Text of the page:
Perry’s rendition of Max Romeo’s classic ‘War In A Babylon’ again got good support from the band, with the drummer commanded to make cymbal crashes at strategic points, and the keyboardist perfectly in place with the intricate notes of the horn lines; after stating that doing the right thing will prevent crippling death, Perry began some nonsense scat rhymes, pairing ping pong with King Kong, and so on. Then, ‘Zion’s Blood’ from Super Ape was a mean and moody number, the band tight as Perry decried the stupidity of world politicians, and while running through a jaunty take of George Faith’s version of the soul classic ‘Have Some Mercy (To Be A Lover),’ Perry saluted David Rodigan and Jimmy Cliff. And during his delivery of ‘Jah Live,’ Perry summoned Noel out for an Instagram moment, such was the highly buoyant mood of the crowd.

During a loose take of Marley’s ‘Crazy Baldhead,’ Perry confused everyone by introducing his ‘daughters’ on stage, but these were just a couple of blond female fans, one with a boyfriend in tow, rather than blood relatives; later, a lithe young brunette mounted the stage to entice Perry with her dancing, giving him a hug and a kiss before being ejected. Meanwhile, the band kept things interesting with a ragtime break at the end of the track. ‘Police And Thieves’ came next, with Perry again reminding that God is against drugs such as cocaine, and during ‘Roast Fish And Cornbread,’ Perry got the crowd to do a Knebworth-style lighter display, as he showered the audience with more love. Closing things out was a tight version of ‘Exodus,’ Perry walking backstage to rhythmic shouts of ‘Move!’

Lee Perry

With the whole house on a huge high, the Ariwa posse slotted into place, with Mad Professor at centre stage, flanked by his son Joe and the vocalist Karmelody; a new Aisha track was sung by Aisha herself and everything sounded really fresh, with Prof and Joe keeping up the dub pressure at the mixing desk. Later, there was a guest appearance from lover’s rock queen Carole Thompson, who also had new Ariwa material to air, and then Perry came back out to sing the Heptones’ ‘Party Time,’ giving Joe a series of hearty handshakes, before delivering a few kung-fu moves to the delight of the crowd (even if he’s not as limber as he used to be, he can still grab an extended foot at a 90-degree angle while standing on one leg, which is more than most of us can do). And he hit us with ‘Soul Fire’ too, this part of the programme sounding more cohesive than the performance with the band.

It was stated on the bill that Mad Prof would mix Perry’s live set, but I’m still trying to figure out whether he did or not…the live set lacked the hallmarks of a Mad Prof mix, so I’m not sure if someone else did the honours. In any case, the Ariwa showcase was ace and it kept the audience on the same high, and when the mighty Channel One sound system came on, things stepped up to another level. Selector Mikey Dread played a great vinyl set that was heavy on roots classics, such as Dennis Brown’s ‘Love Jah’ and ‘A True,’ which sounded fantastic resounding through the hall; as toaster Ras Cayleb informed the crowd, you’ve got to know the old to appreciate the new. When they later moved to some UK Steppers, it was the more tasteful end of that side of the spectrum, but everything they played kept the entire place rocking.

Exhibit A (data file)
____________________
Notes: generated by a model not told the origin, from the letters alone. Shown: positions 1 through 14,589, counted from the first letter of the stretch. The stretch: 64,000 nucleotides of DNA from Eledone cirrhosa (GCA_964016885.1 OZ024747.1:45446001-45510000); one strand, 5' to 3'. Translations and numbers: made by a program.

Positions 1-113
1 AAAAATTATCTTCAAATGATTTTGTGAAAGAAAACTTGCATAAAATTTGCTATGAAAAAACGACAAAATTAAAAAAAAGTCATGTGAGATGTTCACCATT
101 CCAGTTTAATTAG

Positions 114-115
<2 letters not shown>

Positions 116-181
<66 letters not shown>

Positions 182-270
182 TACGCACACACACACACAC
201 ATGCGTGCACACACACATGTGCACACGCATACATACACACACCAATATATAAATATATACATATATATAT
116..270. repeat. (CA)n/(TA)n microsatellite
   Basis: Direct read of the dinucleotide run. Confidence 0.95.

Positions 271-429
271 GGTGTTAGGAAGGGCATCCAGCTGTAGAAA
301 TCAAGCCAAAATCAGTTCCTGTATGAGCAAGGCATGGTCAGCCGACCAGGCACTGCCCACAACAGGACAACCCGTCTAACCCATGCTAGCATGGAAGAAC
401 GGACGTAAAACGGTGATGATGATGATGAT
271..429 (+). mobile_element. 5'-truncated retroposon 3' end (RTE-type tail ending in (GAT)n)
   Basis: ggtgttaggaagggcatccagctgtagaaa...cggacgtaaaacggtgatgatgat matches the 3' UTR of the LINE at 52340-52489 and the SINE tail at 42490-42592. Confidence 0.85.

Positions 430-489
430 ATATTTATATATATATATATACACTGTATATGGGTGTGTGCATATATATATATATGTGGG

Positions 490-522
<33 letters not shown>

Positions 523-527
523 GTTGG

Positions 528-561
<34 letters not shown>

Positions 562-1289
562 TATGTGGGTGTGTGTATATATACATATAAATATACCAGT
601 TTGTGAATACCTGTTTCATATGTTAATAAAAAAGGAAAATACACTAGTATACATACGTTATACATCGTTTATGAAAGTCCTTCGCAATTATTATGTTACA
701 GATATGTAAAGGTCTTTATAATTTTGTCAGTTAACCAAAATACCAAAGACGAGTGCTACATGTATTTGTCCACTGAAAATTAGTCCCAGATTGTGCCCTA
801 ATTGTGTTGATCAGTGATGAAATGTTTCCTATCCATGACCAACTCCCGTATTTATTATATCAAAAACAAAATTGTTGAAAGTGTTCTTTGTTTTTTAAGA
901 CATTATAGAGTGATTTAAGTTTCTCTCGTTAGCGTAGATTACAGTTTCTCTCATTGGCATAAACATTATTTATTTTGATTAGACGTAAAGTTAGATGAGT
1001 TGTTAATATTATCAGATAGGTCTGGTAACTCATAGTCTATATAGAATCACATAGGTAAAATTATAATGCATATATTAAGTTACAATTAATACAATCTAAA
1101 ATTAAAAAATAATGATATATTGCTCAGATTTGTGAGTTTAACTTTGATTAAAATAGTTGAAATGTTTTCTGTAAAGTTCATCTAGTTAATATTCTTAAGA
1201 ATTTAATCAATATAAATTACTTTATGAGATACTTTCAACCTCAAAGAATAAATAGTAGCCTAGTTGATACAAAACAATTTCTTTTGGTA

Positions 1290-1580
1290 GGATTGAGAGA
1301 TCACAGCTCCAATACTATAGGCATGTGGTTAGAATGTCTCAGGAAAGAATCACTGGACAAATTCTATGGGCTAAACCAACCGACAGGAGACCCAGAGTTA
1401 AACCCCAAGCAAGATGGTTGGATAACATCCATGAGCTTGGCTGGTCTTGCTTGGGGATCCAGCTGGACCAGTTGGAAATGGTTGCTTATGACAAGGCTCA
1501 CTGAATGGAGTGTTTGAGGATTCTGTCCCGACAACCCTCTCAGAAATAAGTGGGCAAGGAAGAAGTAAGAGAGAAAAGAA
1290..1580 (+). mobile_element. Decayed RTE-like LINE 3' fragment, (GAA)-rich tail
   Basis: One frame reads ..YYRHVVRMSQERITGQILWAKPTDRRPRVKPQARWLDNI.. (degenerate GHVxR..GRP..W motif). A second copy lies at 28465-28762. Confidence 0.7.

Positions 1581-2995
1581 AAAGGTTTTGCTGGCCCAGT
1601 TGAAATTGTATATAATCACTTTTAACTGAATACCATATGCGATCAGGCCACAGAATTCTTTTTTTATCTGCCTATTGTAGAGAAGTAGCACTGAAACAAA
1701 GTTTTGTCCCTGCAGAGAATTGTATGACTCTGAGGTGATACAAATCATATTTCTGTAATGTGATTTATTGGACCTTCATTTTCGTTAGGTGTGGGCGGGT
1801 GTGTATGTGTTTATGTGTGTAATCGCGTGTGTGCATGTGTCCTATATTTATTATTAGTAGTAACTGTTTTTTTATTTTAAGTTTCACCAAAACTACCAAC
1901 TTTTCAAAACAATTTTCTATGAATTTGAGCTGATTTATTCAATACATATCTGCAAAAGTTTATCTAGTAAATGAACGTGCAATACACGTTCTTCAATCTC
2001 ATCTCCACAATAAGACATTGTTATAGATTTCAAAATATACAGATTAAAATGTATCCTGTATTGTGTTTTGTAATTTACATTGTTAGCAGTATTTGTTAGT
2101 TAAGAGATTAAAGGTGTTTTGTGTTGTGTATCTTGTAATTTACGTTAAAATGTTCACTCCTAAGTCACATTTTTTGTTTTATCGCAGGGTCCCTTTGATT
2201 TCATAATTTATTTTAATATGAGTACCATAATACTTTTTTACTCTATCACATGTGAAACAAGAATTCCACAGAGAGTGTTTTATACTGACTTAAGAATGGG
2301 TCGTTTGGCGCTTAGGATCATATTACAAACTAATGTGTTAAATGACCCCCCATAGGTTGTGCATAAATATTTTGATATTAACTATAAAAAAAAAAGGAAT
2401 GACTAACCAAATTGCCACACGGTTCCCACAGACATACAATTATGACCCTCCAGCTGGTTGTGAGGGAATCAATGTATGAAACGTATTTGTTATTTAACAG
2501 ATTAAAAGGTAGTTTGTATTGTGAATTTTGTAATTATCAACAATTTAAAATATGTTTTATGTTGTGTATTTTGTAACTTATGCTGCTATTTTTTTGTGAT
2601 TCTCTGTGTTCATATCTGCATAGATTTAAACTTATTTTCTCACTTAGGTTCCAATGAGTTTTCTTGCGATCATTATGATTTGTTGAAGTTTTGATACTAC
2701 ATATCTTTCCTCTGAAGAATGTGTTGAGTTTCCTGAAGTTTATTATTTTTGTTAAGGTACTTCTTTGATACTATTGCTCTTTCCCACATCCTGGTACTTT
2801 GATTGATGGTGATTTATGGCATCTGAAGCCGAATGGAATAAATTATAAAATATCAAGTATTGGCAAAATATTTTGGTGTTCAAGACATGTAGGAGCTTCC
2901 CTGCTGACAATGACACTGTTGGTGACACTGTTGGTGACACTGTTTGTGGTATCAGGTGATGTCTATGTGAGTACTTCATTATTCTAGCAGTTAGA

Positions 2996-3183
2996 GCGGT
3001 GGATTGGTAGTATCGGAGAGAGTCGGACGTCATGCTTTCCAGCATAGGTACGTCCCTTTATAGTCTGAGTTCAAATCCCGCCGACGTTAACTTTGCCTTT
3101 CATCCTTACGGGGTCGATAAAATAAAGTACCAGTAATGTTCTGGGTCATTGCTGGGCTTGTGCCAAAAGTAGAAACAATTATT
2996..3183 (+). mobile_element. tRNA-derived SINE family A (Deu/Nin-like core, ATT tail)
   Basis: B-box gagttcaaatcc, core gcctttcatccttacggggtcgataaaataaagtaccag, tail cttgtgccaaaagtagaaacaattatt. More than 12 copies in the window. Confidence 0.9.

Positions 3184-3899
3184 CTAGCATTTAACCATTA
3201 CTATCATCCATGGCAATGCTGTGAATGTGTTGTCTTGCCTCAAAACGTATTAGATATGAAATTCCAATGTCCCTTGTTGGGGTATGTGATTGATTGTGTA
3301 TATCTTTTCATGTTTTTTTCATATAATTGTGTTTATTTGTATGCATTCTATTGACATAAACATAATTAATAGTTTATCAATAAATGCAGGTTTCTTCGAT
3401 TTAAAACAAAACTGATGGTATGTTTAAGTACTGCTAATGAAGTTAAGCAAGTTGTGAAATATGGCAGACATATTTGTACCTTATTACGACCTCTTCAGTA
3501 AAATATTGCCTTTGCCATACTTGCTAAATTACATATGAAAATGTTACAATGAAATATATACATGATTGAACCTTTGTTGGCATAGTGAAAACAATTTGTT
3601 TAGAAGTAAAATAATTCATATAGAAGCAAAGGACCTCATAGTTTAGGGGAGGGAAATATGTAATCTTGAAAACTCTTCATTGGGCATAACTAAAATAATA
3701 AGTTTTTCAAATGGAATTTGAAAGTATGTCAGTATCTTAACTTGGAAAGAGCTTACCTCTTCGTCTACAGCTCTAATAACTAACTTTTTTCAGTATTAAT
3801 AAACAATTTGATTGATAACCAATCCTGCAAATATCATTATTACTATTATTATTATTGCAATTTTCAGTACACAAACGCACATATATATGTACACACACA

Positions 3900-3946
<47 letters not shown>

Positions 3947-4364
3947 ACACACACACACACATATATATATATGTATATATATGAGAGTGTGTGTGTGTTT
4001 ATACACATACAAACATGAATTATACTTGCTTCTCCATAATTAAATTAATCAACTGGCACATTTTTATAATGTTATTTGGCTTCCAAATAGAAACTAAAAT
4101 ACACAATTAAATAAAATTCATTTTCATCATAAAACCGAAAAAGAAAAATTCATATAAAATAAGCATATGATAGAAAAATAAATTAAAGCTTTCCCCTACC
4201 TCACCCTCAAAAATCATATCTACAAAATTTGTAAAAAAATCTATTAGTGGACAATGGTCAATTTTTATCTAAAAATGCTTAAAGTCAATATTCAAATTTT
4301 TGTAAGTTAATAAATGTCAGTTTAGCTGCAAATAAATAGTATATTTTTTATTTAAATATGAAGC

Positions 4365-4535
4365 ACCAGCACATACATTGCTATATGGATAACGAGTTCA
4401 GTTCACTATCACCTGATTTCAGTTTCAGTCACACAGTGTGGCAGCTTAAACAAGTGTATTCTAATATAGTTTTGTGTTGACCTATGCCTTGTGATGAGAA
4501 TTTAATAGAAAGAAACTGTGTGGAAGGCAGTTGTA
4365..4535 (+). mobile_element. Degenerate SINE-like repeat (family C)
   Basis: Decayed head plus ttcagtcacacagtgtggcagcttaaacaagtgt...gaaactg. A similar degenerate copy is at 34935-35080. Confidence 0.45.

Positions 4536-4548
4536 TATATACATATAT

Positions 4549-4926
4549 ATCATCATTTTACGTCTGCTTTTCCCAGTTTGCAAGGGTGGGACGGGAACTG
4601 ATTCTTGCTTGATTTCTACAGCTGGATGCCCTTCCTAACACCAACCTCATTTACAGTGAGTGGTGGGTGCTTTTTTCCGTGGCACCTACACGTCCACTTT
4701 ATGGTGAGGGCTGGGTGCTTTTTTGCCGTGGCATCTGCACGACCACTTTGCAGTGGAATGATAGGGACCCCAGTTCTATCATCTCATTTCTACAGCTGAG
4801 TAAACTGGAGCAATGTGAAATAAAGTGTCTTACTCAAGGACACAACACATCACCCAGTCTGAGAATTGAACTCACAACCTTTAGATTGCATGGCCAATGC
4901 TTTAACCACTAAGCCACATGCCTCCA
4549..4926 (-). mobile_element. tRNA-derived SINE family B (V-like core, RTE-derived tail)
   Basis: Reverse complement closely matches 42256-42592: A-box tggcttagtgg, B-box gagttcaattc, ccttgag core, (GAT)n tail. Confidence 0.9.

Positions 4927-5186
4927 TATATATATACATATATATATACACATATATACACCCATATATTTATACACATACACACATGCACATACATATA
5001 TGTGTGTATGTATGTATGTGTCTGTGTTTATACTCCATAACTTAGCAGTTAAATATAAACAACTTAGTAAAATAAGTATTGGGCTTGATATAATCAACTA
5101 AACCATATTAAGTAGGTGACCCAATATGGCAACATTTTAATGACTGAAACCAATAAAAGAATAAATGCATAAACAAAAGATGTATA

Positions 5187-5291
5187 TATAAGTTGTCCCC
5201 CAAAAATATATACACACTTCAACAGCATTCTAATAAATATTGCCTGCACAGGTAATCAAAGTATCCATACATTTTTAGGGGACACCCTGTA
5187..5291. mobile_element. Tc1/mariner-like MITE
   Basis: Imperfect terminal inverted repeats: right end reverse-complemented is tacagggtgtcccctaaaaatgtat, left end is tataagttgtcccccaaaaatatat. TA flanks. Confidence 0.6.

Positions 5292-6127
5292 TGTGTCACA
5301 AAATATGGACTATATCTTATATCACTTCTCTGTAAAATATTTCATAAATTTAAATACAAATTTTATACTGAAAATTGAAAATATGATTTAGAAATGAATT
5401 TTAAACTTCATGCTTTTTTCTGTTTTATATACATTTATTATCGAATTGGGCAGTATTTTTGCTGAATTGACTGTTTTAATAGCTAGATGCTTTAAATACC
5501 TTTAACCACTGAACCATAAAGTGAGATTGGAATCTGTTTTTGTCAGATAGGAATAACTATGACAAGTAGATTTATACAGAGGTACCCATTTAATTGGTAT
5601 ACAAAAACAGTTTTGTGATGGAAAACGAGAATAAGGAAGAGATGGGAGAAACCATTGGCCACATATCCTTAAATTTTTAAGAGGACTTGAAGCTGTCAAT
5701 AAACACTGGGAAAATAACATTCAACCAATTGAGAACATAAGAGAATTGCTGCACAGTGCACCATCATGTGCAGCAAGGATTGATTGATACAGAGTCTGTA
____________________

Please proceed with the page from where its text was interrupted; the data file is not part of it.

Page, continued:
I’m not sure why a choice was made to have DJ Vadim in the final slot of the night; to have the progression of Trojan sound to LSP live, to Ariwa and on to Channel One made perfect sense, but then Vadim felt a bit like a step into a different direction. And I’m not saying that to disrespect Vadim, because he’s good at what he does, just that I’m not sure what the thinking was behind that move—maybe it’s just that the crowd would need something more energetic at that late hour. In any case, since it was nearing 4am, after an opening blast of Half Pint’s ‘Greetings’ and a bit of ragamuffin after that, my posse and I made our exit, so I can’t really tell you much about Vadim’s set, other than to say that the crowd was still close to capacity when we left, and everyone seemed to be enjoying it just as much as everything that proceeded it.

Too many reggae gigs in London have overloaded bills that fail to deliver, but this Lee ‘Scratch’ Perry birthday event was really something else. A fitting tribute to the man’s birthday milestone, it was an excellent night that exceeded expectations, and can be a lesson to other promoters in how to do things right. Respect is thus due to the promoters and all of the performers for giving us a night to remember.